Facebook Deactivation: Facebook deactivation: we’ve all considered it at one point or another; but have you ever actually gone through with it? If so, did you reactivate your account later? Probably, right? That often seems to be the case with Facebook deactivation, it is a temporary thing, a momentary break from the oversharing and constant stream of information about all of your “friends.” As author Mary K. Moore writes near the end of her account of “quitting” Facebook, “Part of me knows that my sojourn is merely putting off the inevitable… dusk will arrive, and I’ll have to come in from the backyard eventually.” It’s kind of sad that this is where we are, that we’ve accepted social media as the norm, so much so that we now feel that being on a social network is a necessity of life, that it is inevitable, that we feel anxious when we are away from it for too long. Or on the other hand, as this Gawker commenter laments, others guilt trip you or take it personally if you remove yourself from social media networks. But who knows, maybe in time being on social media networks like Facebook will be a quaint thing of the past, something that future generations will look back on and study as the strange cultural fad of the Information Age. Every era demonstrates cultural ebbs and flows. There is always some kind of backlash against extremes, formation of countercultures that then become the norm and then new countercultures form and so on. The conservatism of the ‘50s gave way to the free love of the ‘60s. So maybe the oversharing of the awls will give way to a more reserved, more private era. Just maybe. HuffPo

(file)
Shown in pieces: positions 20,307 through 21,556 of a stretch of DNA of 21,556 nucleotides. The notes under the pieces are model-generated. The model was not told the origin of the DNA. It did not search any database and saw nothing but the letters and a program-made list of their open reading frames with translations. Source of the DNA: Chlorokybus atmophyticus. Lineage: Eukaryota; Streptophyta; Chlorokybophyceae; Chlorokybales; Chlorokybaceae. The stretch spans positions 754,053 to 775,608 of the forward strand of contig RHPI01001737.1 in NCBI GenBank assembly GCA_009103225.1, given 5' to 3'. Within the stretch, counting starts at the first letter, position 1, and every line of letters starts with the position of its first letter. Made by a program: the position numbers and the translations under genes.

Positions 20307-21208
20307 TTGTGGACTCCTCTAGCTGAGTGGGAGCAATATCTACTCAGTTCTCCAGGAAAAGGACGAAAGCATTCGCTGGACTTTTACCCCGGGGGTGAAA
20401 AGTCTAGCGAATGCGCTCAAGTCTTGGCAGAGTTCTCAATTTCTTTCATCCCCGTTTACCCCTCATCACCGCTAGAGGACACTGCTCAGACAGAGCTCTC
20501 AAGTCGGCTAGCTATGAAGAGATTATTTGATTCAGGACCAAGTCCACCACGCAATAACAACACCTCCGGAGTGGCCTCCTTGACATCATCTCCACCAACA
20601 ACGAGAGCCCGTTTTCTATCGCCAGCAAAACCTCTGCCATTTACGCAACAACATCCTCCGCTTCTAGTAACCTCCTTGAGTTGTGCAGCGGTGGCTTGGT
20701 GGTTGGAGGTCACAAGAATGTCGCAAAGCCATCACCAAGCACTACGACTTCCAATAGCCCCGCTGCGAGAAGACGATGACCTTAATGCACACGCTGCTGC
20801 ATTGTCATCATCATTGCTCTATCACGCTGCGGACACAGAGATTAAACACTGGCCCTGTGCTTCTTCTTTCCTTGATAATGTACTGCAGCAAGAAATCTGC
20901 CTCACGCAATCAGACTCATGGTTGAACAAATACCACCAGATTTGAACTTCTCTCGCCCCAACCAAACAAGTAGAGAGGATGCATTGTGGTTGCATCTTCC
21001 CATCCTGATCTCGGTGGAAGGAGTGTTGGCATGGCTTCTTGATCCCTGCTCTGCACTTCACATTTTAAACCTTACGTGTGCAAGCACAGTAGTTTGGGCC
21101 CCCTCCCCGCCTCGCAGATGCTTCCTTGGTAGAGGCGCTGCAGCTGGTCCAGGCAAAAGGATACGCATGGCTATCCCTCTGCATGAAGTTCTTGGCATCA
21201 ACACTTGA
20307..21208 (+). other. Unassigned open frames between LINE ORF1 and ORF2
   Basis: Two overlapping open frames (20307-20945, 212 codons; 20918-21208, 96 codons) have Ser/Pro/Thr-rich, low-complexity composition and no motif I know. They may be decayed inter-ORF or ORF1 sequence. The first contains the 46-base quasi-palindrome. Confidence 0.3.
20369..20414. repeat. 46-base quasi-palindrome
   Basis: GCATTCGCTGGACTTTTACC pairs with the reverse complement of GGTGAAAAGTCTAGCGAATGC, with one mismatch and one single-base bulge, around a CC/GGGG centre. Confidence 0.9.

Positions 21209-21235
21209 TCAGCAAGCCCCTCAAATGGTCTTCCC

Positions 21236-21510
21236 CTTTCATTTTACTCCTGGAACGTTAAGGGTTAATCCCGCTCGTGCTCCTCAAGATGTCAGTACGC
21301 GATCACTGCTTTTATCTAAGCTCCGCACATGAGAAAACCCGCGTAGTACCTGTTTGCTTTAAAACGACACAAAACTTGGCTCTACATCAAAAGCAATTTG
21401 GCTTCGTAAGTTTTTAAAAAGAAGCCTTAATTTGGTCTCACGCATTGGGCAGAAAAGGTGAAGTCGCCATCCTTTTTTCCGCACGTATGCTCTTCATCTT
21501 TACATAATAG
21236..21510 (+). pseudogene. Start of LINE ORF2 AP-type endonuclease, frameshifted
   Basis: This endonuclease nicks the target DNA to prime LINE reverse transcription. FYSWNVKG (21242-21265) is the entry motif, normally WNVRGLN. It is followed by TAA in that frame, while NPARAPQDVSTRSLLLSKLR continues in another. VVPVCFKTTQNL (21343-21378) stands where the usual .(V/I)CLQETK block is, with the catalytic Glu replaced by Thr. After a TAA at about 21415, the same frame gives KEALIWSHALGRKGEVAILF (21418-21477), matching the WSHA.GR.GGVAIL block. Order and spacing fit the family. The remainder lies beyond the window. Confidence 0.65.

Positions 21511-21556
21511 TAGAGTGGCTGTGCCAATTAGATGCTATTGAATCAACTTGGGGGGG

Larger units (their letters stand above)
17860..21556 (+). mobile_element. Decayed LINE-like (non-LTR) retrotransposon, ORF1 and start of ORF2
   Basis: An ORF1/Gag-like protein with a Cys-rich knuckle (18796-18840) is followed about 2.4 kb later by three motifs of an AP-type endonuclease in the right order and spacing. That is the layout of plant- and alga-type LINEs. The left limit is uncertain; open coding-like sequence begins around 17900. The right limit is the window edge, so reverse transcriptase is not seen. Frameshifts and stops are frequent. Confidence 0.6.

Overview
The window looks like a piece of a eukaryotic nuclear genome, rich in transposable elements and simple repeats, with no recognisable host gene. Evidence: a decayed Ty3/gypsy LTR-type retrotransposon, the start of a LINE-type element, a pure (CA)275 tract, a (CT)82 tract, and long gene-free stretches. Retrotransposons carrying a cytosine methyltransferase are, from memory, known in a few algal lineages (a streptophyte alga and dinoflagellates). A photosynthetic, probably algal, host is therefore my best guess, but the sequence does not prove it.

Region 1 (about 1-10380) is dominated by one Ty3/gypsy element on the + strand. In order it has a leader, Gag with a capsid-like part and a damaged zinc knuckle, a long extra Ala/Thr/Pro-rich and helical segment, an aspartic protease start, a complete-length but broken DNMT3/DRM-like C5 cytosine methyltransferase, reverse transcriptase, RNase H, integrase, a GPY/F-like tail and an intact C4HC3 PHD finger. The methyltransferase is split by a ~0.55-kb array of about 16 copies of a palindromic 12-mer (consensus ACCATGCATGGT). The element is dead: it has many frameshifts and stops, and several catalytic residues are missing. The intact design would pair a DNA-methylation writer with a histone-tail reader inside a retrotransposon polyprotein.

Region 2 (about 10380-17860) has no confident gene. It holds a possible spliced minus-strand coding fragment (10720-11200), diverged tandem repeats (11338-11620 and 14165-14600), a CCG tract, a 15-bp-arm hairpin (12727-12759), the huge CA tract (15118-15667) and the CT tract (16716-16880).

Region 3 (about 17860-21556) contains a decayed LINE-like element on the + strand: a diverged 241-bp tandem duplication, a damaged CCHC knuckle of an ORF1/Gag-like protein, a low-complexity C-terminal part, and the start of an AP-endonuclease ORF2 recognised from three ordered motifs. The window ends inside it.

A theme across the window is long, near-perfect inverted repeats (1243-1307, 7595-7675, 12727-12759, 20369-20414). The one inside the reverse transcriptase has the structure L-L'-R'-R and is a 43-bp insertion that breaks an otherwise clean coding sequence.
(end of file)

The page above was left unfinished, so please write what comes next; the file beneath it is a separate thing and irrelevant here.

Comic of the Day: For all you who ran out to get the new iPhone 4S. BuzzFeed
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